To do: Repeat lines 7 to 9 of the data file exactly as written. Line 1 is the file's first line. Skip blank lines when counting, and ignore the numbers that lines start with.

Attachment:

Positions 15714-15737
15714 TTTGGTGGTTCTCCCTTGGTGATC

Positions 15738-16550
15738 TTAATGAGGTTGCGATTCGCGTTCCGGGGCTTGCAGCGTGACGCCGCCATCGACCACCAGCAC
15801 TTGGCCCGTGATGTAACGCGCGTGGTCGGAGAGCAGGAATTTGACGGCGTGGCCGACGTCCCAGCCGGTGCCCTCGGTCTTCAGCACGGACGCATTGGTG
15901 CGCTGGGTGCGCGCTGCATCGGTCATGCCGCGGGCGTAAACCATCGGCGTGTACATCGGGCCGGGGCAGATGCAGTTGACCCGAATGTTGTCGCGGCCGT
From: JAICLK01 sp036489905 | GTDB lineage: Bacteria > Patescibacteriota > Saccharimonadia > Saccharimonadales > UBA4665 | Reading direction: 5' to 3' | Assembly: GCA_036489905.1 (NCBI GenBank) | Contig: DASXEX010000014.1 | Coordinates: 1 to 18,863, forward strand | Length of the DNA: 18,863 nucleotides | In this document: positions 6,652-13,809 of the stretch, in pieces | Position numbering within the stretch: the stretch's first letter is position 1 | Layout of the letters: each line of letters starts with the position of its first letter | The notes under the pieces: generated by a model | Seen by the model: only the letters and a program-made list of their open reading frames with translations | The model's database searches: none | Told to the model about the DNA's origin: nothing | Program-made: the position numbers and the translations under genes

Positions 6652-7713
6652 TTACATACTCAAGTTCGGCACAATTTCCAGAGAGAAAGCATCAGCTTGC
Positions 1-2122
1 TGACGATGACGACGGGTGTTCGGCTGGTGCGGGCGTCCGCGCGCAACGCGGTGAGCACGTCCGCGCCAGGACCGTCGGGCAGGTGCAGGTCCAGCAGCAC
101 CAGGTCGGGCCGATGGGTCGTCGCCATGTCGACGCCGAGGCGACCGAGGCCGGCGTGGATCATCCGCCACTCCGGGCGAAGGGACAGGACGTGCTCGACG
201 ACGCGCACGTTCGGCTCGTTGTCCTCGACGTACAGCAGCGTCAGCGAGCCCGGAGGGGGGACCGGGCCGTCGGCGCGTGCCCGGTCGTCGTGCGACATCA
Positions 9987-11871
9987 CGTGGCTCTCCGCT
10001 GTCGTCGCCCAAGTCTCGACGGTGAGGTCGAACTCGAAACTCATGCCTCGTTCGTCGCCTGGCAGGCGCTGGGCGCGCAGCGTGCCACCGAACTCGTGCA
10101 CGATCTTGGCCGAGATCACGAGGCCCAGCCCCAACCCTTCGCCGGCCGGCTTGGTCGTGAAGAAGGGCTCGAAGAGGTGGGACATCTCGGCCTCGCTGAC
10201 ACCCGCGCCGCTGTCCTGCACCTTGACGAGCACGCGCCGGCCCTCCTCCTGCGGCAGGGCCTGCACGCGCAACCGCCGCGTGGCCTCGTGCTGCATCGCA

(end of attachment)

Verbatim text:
From: JAICLK01 sp036489905 | GTDB lineage: Bacteria > Patescibacteriota > Saccharimonadia > Saccharimonadales > UBA4665 | Reading direction: 5' to 3' | Assembly: GCA_036489905.1 (NCBI GenBank) | Contig: DASXEX010000014.1 | Coordinates: 1 to 18,863, forward strand | Length of the DNA: 18,863 nucleotides | In this document: positions 6,652-13,809 of the stretch, in pieces | Position numbering within the stretch: the stretch's first letter is position 1 | Layout of the letters: each line of letters starts with the position of its first letter | The notes under the pieces: generated by a model | Seen by the model: only the letters and a program-made list of their open reading frames with translations | The model's database searches: none | Told to the model about the DNA's origin: nothing | Program-made: the position numbers and the translations under genes

Positions 6652-7713
6652 TTACATACTCAAGTTCGGCACAATTTCCAGAGAGAAAGCATCAGCTTGC